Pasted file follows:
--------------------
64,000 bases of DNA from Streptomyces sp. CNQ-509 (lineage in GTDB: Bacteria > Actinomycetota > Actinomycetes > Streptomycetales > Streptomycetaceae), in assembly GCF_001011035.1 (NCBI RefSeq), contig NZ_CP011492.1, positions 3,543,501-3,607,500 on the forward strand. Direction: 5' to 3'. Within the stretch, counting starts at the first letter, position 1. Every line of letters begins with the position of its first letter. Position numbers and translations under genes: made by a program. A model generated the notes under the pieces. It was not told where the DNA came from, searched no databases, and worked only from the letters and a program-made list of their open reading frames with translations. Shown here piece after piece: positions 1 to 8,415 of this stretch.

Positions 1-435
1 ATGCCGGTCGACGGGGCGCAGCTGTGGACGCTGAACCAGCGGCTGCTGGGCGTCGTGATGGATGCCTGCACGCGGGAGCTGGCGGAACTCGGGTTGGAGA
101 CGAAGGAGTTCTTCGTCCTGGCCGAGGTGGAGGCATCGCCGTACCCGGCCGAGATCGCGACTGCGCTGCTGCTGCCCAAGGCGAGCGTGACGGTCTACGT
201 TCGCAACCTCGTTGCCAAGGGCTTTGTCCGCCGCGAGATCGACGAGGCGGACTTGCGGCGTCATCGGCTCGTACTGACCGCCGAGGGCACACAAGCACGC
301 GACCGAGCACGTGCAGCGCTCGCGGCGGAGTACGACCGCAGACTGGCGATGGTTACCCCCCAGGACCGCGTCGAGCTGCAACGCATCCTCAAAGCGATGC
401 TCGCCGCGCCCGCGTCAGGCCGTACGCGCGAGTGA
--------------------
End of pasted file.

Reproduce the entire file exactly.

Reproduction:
64,000 bases of DNA from Streptomyces sp. CNQ-509 (lineage in GTDB: Bacteria > Actinomycetota > Actinomycetes > Streptomycetales > Streptomycetaceae), in assembly GCF_001011035.1 (NCBI RefSeq), contig NZ_CP011492.1, positions 3,543,501-3,607,500 on the forward strand. Direction: 5' to 3'. Within the stretch, counting starts at the first letter, position 1. Every line of letters begins with the position of its first letter. Position numbers and translations under genes: made by a program. A model generated the notes under the pieces. It was not told where the DNA came from, searched no databases, and worked only from the letters and a program-made list of their open reading frames with translations. Shown here piece after piece: positions 1 to 8,415 of this stretch.

Positions 1-435
1 ATGCCGGTCGACGGGGCGCAGCTGTGGACGCTGAACCAGCGGCTGCTGGGCGTCGTGATGGATGCCTGCACGCGGGAGCTGGCGGAACTCGGGTTGGAGA
101 CGAAGGAGTTCTTCGTCCTGGCCGAGGTGGAGGCATCGCCGTACCCGGCCGAGATCGCGACTGCGCTGCTGCTGCCCAAGGCGAGCGTGACGGTCTACGT
201 TCGCAACCTCGTTGCCAAGGGCTTTGTCCGCCGCGAGATCGACGAGGCGGACTTGCGGCGTCATCGGCTCGTACTGACCGCCGAGGGCACACAAGCACGC
301 GACCGAGCACGTGCAGCGCTCGCGGCGGAGTACGACCGCAGACTGGCGATGGTTACCCCCCAGGACCGCGTCGAGCTGCAACGCATCCTCAAAGCGATGC
401 TCGCCGCGCCCGCGTCAGGCCGTACGCGCGAGTGA